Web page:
Perceptual and Spatial Organization

The human mind automatically attempts to organize visual elements into groups that can be attended to and more readily remembered. The noted psychologist and neuroscientist Stephen Kosslyn describes this phenomenon by pointing out that “we see ‘xxx xxx’ as two groups of three each, not six separate x’s.” Stephen M. Kosslyn et al., “PowerPoint Presentation Flaws and Failures: A Psychological Analysis,” 3 Educ. Psychol. article no. 230 (July 2012). Drawing upon the brain’s innate perceptual organization can increase juror retention by employing groupings of text with related visual information such as color, boxes, and lines. These visual elements help divide the space and guide the juror’s eye through the graphic’s intended order. Controlling eye movement through a visual reduces the processing effort required.

Another way to control movement is through the use of spatial organization. Spatial organization ensures that the juror does not waste energy searching for related pieces of information. While this concept seems readily apparent, designers often force a juror to read a key at the bottom of a graph and repeatedly search the remaining portions of the visual for its corresponding element. This type of frequent error reduces juror retention. Proper use of spatial organization dictates that labels should be applied in very close proximity to their corresponding elements so that the juror’s eye is not continually traveling back and forth to discern meaning from a visual key.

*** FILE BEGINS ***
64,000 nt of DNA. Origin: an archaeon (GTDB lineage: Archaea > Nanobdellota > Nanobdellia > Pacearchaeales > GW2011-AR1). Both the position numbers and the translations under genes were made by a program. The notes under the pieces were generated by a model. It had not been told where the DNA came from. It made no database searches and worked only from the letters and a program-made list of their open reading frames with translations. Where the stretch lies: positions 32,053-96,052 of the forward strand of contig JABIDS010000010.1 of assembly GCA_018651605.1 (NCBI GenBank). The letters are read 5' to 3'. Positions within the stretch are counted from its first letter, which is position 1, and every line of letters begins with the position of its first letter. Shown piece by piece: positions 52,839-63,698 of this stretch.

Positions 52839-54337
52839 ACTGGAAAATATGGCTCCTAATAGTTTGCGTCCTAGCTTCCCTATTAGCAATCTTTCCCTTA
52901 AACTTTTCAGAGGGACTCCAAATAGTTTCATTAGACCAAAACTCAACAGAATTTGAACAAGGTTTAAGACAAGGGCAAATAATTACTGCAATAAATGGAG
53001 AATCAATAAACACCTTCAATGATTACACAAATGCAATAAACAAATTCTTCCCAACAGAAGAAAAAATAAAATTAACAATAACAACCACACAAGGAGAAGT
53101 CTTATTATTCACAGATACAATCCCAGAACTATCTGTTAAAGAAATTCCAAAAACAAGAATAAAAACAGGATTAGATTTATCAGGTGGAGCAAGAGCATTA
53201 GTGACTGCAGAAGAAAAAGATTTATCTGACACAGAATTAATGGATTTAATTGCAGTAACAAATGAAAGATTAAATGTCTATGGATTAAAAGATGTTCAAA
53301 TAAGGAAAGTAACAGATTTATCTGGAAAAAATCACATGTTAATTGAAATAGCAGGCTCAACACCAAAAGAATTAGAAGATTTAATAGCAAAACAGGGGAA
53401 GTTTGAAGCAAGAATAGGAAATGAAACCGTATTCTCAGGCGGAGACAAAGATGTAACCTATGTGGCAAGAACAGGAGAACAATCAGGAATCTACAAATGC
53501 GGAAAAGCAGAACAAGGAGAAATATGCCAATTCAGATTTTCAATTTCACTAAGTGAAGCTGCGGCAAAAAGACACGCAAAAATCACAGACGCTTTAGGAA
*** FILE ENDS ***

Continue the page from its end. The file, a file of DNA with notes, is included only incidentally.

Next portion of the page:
Professional litigation consultants consider many more complex and nuanced principles when creating presentations for the courtroom. Color theory, consideration of local biases, advanced animation techniques, reducing redundant narration, and building pre-training are just a few examples of the complex concepts that play an essential role in maximizing juror retention. However, the principles and techniques outlined above will provide the foundational blocks that significantly improve effectiveness and drive favorable results in the deliberation room.

Chad Paulin is senior managing director at Ankura.

Ankura is the Litigation Advisory Services Sponsor of the ABA Section of Litigation. This article should be not construed as an endorsement by the ABA or ABA Entities.